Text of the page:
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The first illustrated book with full-colour visuals giving a compelling account of the explosion and its aftermath.
On the morning of December 6, 1917, the residents of Halifax's North End witnessed first-hand the terrifying destruction of the First World War when a fully loaded munitions ship collided with a larger relief ship, caught fire and then exploded in the harbour. The blast laid waste a huge residential area as well as the waterfront and several factories. This book offers a definitive account of the explosion and its aftermath, and the most extensive collection of images -- many in colour -- available in print. David Flemming recreates the scene on the water when the ships collided and on the waterfront where people watched the fire, and describes how resources were stretched to the limit to create temporary hospital and morgues. He recounts how the Explosion was handled by authorities, how blame was shouldered and avoided. He explains the ironic twist that led to the explosion being used to calibrate the bombs that wrought even worse devastation at Hiroshima and Nagasaki in 1945.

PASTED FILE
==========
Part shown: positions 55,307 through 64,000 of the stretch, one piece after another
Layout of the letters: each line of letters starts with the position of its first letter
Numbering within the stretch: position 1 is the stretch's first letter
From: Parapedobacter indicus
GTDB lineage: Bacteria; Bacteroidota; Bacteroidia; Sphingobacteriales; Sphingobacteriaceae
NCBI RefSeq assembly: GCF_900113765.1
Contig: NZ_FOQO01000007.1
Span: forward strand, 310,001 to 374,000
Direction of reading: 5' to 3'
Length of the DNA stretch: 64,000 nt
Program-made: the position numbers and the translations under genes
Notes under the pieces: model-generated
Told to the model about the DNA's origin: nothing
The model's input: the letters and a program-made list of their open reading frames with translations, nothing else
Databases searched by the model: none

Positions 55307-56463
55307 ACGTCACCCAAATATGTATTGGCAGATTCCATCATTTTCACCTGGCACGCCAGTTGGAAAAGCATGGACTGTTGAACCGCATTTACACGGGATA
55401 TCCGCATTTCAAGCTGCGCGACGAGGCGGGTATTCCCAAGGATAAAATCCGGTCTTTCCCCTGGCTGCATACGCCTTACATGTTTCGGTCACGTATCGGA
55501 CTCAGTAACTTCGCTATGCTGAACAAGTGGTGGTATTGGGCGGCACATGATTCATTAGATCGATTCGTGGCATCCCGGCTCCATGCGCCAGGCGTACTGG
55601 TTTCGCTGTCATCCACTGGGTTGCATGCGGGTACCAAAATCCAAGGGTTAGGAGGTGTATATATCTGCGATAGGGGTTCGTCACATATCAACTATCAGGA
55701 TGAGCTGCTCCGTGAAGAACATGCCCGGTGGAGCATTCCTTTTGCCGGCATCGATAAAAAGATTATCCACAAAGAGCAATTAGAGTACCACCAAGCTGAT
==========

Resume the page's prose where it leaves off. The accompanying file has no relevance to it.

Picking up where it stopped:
About the Author
David. B. Flemming has had a lifelong interest in the Halifax Explosion. A native of Halifax and a graduate of Saint Mary's University, he served for many years as an historian with Parks Canada in Ottawa and Halifax. This preceded his appointment as curator of collections and later director of the Maritime Museum of the Atlantic where he researched and curated an exhibit on the Explosion. He helped organize a conference on the topic in 1992, resulting in the book Ground Zero . He served as a member of the executive council of the International Congress of Maritime Museums and later, as president of the Royal Nova Scotia Historical Society. He is currently a heritage consultant and president of Heritage Ottawa.